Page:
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Angels Ascending and Descending with Heavenly Spectators by Patrick Hall (b.1935)

Angels Ascending and Descending with Heavenly Spectators

Date: 2002
Medium: Oil on canvas
Collection: Niland Collection
Provenance: Purchased by The Model Arts and Niland Gallery, Sligo, from the Green on Red Gallery, Dublin, 2003

Description:

Patrick Hall, a well established artist who has lived in London, Spain and Dublin moved to Sligo in the mid 1990s. He has described this experience as ‘moving upwards and inwards, into hills and mountains’. The large scale and expansive space of these paintings seem at some level to reflect the spaciousness of the Western landscape and coastline. The subject matter of both paintings and of much of Hall’s other work of recent years is drawn largely from the Bible, a book which Hall considers to be rather like a great painting. He has always been interested in biblical stories as a source of happiness and as a description of a world where emotional life is complete (1).

The two Niland paintings refer to this idea in that they depict incidents from the scriptures where the earthly sphere is united with the eternal spiritual world. In Jesus Walking on the Sea, the tiny figure of Jesus stands on tumultuous waves with the boat and apostles at some distance. The pattern and dark grey colour of the waves dominates the painting. Angels Ascending and Descending with Heavenly Spectacular refers to the story of Jacob’s ladder, when Jacob rests for the night and dreams of a ladder reaching up to heaven with angels going up and down. Hall uses this tale as the basis for his extraordinary painting in which an earth red landscape with stone like forms is covered by lines of figures. The religious sources are used in a universal, metaphysical sense. Hall is not a religious artist. Rather he paints subjects drawn from religious texts in a childlike, uncomplicated way analogous to the way in which biblical stories are constructed and retold. But this simplicity belies the enormously profound ideas of mortality and immortality which both the Bible and Hall’s painting seek to convey. Hall’s approach calls into question the authority of religious beliefs and emphasizes the tenuousness of day to day existence by using simple forms to retell and re-imagine the familiar stories of the scriptures.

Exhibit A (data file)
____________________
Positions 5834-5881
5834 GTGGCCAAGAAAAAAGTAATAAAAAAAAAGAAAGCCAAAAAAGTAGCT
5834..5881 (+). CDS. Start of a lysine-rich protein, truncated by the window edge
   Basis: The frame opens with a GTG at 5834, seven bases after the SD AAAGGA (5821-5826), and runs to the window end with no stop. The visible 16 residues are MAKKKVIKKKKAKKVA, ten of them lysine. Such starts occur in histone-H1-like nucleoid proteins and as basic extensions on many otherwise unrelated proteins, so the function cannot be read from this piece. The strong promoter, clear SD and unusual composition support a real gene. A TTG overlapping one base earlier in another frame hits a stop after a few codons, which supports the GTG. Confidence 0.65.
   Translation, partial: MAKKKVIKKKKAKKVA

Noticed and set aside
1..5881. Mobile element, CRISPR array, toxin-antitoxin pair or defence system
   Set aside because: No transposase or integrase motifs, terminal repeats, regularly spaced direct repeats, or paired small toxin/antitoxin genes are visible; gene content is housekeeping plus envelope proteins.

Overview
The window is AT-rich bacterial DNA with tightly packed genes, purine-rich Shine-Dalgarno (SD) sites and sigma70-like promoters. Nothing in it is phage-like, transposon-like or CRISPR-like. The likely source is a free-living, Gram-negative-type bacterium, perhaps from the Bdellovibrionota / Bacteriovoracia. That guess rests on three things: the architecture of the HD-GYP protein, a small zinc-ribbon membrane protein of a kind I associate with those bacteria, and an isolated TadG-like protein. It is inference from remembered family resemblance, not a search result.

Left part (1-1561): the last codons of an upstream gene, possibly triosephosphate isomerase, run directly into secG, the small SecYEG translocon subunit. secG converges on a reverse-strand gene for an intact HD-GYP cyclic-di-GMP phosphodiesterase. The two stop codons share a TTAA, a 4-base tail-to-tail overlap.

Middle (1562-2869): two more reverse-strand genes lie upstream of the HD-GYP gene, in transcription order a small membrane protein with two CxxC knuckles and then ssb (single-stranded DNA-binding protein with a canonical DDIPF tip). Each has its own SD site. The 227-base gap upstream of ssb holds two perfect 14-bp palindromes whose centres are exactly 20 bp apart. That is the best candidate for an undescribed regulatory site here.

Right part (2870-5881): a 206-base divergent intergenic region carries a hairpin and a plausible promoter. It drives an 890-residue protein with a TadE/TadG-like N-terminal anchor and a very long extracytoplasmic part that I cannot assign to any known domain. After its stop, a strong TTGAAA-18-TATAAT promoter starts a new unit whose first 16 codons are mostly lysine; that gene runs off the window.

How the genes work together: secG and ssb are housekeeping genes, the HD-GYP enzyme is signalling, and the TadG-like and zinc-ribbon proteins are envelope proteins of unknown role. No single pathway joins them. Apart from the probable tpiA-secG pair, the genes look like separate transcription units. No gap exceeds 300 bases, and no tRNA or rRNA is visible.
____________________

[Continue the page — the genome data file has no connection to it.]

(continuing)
(1) Brian McAvera ‘Patrick Hall. Completing the Picture’, Irish Arts Review, Autumn 2007, 24, no.3, pp.68-71.

Written by Roisin Kennedy

About the Artist

Patrick Hall (b.1935)

Born 1935, Tipperary, Ireland.

Patrick Hall was born in county Tipperary, Ireland, and works between London and county Sligo. He studied at the Central School of Art in London under Cecil Collins. He has exhibited in Ireland, the United Kingdom and the United States of America. He is a member of Aosdana, the State body of eminent artists in Ireland.

He travels extensively, but his most adventurous and rewarding journey has been an interior one, testing the parameters of the human psyche and the imagination. Currently he has been experimenting with choreography and contemporary dance in relation with drawing and painting. The paradox and enigma at the heart of his work he sees as the paradox of aloneness at the heart of totality and infinity.

He is represented by Hillsboro Fine Art in Dublin, Cul de Sac Gallery in London, and Fenderesky Gallery in Belfast.



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